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'Let's get to work': Wes Moore delivers first State of the State address as Maryland governor

'Let's get to work': Wes Moore delivers first State of the State address as Maryland governor
'Let's get to work': Wes Moore delivers first State of the State address as Maryland governor 02:37

BALTIMORE -- Maryland Gov. Wes Moore delivered his first State of the State address Wednesday, two weeks after he was sworn in as the state's 63rd chief executive. 

Moore gave his address in front of the General Assembly, where he focused on key initiatives that will "leave no one behind" in the state.

"For almost three years, I have traveled our state, talking to Marylanders from every region, every race, every creed, in many of your districts, and I listened to what they had to say," Moore said. "Some of the voices we heard are here today, but all of the voices I heard ring in my heart, my head, and my memories."

Moore emphasized commitment to public service, highlighting his proposal to create a service year program for high school graduates that he said will be the first of its kind in the nation.  

Moore, who is the state's first Black governor, noted that the word "service" comes from the Latin word for "slavery."

"So, it's fitting as the first African American in the state of Maryland to deliver this speech," Moore said, pausing while lawmakers applauded, "standing in a building that was built by the hands of enslaved people, that we are now putting service ... towards the good of all. The irony is that it's service that will help save us."

The new governor said he wants to promote service as a state ideal, telling legislators that he benefited because of people in his life "who stepped up even when they were not called." He has set aside $18 million in the budget for a new Department of Service and Civic Innovation initiative — which will be a voluntary, service year program for high school graduates to better prepare them for future jobs.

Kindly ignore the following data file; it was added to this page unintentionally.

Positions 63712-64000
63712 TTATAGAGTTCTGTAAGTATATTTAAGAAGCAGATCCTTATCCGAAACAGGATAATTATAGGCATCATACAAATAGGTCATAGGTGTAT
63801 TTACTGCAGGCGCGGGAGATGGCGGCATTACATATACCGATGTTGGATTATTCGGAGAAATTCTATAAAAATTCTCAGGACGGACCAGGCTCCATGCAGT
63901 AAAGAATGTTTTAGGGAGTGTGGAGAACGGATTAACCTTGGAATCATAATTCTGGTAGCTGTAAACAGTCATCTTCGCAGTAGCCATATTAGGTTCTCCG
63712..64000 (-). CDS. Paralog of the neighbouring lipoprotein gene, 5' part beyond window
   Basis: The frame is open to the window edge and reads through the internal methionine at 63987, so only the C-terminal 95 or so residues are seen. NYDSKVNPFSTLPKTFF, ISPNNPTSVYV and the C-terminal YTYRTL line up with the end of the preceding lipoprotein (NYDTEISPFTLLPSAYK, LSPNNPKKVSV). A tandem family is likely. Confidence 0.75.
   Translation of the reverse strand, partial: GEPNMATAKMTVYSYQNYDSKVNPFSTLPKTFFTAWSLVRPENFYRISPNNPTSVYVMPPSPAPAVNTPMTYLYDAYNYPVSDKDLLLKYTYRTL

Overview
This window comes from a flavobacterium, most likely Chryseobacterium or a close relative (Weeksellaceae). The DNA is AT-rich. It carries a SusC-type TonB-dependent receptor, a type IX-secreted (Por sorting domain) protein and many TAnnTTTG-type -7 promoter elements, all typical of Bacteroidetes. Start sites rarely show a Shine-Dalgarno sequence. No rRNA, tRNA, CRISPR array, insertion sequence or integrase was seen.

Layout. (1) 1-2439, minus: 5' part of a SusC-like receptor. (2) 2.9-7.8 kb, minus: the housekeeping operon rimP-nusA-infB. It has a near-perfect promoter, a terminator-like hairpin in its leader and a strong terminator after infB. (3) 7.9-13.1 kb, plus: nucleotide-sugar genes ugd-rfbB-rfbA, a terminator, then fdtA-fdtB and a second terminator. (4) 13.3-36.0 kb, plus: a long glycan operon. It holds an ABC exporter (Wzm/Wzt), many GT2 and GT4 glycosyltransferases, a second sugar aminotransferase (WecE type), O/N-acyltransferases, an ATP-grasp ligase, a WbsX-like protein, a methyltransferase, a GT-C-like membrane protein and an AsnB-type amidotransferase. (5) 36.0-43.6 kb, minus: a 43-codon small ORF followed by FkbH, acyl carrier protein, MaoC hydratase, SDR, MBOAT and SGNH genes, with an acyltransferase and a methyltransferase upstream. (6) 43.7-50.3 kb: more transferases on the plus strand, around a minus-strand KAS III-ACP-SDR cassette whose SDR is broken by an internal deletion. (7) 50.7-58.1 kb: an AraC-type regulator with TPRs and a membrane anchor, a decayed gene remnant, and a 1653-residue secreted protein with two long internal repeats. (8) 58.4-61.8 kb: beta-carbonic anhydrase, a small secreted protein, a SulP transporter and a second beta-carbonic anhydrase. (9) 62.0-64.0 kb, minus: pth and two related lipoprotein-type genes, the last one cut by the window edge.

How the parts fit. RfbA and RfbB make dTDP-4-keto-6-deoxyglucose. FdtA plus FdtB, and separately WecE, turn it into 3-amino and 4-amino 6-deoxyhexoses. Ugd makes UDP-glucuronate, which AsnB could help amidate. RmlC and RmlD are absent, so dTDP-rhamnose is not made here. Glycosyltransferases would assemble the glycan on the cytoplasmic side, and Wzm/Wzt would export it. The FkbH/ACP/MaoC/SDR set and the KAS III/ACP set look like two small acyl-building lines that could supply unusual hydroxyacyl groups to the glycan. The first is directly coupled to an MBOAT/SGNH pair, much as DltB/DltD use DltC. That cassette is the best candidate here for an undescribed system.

"While our young people give back, they also lay the foundation for their future success through job training, through mentorship programs, and it creates a lifelong habit of service to our state — something we so desperately need," Moore said. "Whether they're preparing our state for the realities of climate change or tutoring our students, or caring for the sick, young people should have the option to perform important service today and build a foundation for our shared future."

The governor mentioned that while there are major challenges ahead, he said the citizens will play a role in making Maryland a better state.

"Let us serve, together, the people who entrusted us with a solemn oath to put them before ourselves," he said. "It's an honor to stand before you, and it's an honor to serve beside you. God bless Maryland. Let's get to work."

Moore, a Democrat who has been in office for two weeks, pitched his legislative priorities to a General Assembly where Democrats hold strong majorities. His landslide victory in November brought an exuberant lift to Democrats, who had grown weary from the rare, two-term tenure of a Republican governor in a state where Democrats outnumber GOP voters 2-1.  

Moore said many residents he has spoken with are worried about the economy and whether they can keep up with the cost of living. 

The cost of child care and Pre-K is also a concern, Moore added.

"Yet, despite the challenges, the Marylanders I talked to were not only fast to offer solutions but expressed a deep desire to be part of the solution," Moore said. "They were the first to organize a food drive at their local school. They raised their hands to watch the kids in the neighborhood. They agreed to serve on the board of a local non profit. They are willing to work in our local government and our state government."

The governor has pledged to work for greater inclusion and economic equity while also focusing on fighting crime, improving education and tackling climate change.